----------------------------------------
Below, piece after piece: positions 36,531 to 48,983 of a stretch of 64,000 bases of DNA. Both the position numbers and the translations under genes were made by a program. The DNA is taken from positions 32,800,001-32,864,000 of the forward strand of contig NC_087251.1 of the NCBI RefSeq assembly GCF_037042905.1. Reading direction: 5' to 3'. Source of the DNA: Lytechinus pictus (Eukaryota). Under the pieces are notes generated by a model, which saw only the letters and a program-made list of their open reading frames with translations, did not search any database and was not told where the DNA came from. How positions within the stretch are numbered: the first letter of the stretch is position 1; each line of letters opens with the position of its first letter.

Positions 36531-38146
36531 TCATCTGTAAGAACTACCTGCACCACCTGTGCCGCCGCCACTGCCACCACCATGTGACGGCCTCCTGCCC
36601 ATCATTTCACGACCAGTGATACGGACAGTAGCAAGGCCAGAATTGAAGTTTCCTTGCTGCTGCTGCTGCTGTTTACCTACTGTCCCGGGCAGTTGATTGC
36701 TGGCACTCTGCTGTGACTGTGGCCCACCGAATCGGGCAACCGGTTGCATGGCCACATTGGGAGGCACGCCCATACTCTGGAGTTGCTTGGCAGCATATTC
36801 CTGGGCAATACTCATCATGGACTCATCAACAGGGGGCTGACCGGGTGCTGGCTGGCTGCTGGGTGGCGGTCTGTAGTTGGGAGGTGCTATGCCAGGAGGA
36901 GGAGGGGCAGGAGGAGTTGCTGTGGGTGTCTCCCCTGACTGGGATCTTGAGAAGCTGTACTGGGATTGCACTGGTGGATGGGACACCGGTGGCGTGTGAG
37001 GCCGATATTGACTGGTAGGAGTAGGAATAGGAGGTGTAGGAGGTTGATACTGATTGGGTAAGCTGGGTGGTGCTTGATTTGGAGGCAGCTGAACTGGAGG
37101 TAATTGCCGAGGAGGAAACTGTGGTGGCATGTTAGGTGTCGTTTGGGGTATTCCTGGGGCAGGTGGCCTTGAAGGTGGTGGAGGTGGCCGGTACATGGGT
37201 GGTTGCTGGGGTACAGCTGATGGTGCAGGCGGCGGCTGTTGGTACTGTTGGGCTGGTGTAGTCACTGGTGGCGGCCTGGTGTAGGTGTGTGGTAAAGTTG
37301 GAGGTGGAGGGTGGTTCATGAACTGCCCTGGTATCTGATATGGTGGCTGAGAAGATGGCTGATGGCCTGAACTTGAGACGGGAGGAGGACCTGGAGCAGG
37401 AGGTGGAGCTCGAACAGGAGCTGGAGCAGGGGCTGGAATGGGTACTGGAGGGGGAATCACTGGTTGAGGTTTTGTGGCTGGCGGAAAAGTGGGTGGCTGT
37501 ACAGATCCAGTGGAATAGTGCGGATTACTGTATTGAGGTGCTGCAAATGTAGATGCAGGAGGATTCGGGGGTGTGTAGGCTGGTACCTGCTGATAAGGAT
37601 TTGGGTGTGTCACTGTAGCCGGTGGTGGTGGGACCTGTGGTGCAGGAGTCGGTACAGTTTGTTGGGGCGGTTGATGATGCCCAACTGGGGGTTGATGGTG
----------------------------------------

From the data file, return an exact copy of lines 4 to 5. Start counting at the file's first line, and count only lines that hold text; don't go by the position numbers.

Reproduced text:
36601 ATCATTTCACGACCAGTGATACGGACAGTAGCAAGGCCAGAATTGAAGTTTCCTTGCTGCTGCTGCTGCTGTTTACCTACTGTCCCGGGCAGTTGATTGC
36701 TGGCACTCTGCTGTGACTGTGGCCCACCGAATCGGGCAACCGGTTGCATGGCCACATTGGGAGGCACGCCCATACTCTGGAGTTGCTTGGCAGCATATTC